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Boston Red Sox: Loss of Andrew Bailey Creates Question Mark at Closer

BOSTON, MA - OCTOBER 25:  Newly named Executive Vice President and General Manager of the Boston Red Sox Ben Cherington answers questions during a press conference at Fenway Park October 25, 2011 in Boston, Massachusetts. (Photo by Jim Rogash/Getty Images)
Jim Rogash/Getty Images
Erik ManzelliContributor IIApril 7, 2012

Once the news of Boston Red Sox closer Andrew Bailey's thumb injury came out, I fought off the urge to throw my remote against a wall.  My first two questions were: What was Ben Cherington thinking? Why would he trade for a guy that looks like damaged goods? 

Initially, I wanted to rip Cherington for what I thought was his poor judgment on Bailey, but I realized that wouldn't be fair or just. After all, he has to work with the hand he's dealt by ownership.  This offseason felt like a five-card poker game.  John Henry dealt Cherington a pair of twos and told him to outwork everyone and win the big pot, aka the World Series.

Not exactly an easy task, right?

As a fan you strive to be fair but also demanding.  In that light, what were Cherington's realistic options?

Ideally, the Red Sox would have kept Jonathan Papelbon, but that wasn't going to happen. He clearly didn't want to stay, and the team didn't want him either. The only way they would've taken him back was on a one-year deal.  The Sox have spent the last decade spending large amounts of money, but this offseason the cash dried up.  It looks like John Henry exploited the luxury tax as an excuse to not spend any additional money.

According to ESPN, the Red Sox paid $18.77 million in luxury taxes from 2003 to 2011.  Plenty of proven pitchers like Mark Buehrle were on the market, but Cherington had no money to work with.  Henry watched Theo Epstein throw hundreds of millions of dollars down the toilet in free agency.  It's sad that Cherington has to pay the price for Theo's stupidity, but it is what it is.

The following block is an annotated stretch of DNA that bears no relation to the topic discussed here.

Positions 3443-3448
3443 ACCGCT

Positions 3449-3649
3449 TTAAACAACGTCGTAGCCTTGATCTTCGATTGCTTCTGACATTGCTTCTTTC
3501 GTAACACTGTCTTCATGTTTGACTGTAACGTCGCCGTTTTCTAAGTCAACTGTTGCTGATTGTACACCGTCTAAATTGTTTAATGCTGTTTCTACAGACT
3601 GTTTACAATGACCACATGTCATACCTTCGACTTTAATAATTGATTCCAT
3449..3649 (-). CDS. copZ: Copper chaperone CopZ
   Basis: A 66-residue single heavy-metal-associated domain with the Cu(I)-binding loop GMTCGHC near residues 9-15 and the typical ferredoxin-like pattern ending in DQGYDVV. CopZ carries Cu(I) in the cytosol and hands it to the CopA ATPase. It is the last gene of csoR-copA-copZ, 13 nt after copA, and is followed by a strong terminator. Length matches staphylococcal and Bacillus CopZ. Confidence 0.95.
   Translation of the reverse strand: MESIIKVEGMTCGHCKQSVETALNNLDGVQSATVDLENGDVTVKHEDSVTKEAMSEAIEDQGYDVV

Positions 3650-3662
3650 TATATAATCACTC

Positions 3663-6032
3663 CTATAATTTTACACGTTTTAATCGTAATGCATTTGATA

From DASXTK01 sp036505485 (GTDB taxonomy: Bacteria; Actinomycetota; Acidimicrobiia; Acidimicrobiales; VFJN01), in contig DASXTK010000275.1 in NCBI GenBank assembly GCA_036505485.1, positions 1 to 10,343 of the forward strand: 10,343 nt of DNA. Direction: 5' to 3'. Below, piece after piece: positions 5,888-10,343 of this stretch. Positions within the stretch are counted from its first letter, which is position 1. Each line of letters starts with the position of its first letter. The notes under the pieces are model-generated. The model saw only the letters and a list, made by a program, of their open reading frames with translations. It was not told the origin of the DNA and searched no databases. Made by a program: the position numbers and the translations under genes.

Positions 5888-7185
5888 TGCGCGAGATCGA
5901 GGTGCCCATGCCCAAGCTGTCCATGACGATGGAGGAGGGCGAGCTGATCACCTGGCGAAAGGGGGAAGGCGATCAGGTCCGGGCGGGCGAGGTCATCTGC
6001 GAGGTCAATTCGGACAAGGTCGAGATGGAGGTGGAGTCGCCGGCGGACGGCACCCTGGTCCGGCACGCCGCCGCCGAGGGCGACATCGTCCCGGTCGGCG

BOSTON, MA - JULY 06: Daniel Bard #51 of the Boston Red Sox delivers a pitch in the eighth inning against the Toronto Blue Jays on July 6, 2011 at Fenway Park in Boston, Massachusetts.  (Photo by Elsa/Getty Images)
Elsa/Getty Images

What do you do if you're in Cherington's shoes? His hands were tied.

Roy Oswalt has had a nice career, but he's 34 years old and comes with injury concerns. His only realistic option is to try and convert Daniel Bard to the starting rotation.  He gives you cost certainty and he's under the team's contractual control for a few more years.

This year I think it's fair to expect No. 5 starter production out of him, and by that I mean 30 starts, 150-160 IP, 10-12 wins, a 1.30 WHIP and a sub-4.00 ERA.  The team is going to need him and Alfredo Aceves, because neither Josh Beckett or Clay Buchholz are a safe bet to start 30 games each. 

Although Bailey is off the grid for a few months, I still believe that signing him was a good move considering the circumstances.  On the bright side, his injury was very fluky, and he's proven to be an effective closer against AL lineups.  If Bailey's injury were an elbow or shoulder, Red Sox fans should be really worried, but it wasn't.

Cherington has said a few times "sometimes closers pop up out of nowhere" and he's absolutely right.  Papelbon was a former starter suited to end games.  In the '90s, Tom Gordon was an up-and-down starter who became a lights-out closer. 

Luckily, Bobby V has 161 more games to figure out who is going to close this year. 

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